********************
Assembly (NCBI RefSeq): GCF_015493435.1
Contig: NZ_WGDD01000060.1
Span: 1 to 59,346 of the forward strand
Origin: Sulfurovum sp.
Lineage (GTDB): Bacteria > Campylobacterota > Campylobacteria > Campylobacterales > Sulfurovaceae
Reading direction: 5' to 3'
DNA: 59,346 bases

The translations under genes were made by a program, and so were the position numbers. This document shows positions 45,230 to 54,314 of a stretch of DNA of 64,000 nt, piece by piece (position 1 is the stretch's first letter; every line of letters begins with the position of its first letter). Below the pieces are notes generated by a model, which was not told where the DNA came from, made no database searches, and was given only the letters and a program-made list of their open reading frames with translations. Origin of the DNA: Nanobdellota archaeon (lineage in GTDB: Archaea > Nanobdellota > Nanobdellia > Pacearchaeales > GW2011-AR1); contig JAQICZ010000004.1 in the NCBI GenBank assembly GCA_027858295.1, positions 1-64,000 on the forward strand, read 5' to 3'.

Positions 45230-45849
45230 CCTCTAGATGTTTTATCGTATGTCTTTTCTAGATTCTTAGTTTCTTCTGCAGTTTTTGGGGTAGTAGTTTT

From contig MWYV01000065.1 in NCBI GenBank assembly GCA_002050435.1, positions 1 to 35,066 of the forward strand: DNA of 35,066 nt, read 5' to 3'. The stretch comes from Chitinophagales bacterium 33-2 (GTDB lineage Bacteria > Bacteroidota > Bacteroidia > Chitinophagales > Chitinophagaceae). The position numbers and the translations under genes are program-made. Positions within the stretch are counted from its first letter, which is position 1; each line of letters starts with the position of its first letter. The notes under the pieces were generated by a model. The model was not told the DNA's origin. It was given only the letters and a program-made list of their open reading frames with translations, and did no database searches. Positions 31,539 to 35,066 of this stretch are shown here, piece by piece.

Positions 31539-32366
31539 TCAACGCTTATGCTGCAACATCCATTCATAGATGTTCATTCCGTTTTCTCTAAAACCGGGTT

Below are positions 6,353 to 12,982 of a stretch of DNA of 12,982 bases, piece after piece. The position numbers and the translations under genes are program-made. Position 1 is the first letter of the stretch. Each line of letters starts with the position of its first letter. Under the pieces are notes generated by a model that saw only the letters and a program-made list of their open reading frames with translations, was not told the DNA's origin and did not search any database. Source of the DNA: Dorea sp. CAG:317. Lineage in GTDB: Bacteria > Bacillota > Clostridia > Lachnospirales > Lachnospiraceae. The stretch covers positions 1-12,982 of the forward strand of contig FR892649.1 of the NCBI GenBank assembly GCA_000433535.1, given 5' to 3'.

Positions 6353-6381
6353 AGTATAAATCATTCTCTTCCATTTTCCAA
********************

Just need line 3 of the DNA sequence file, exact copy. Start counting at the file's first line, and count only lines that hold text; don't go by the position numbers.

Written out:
Span: 1 to 59,346 of the forward strand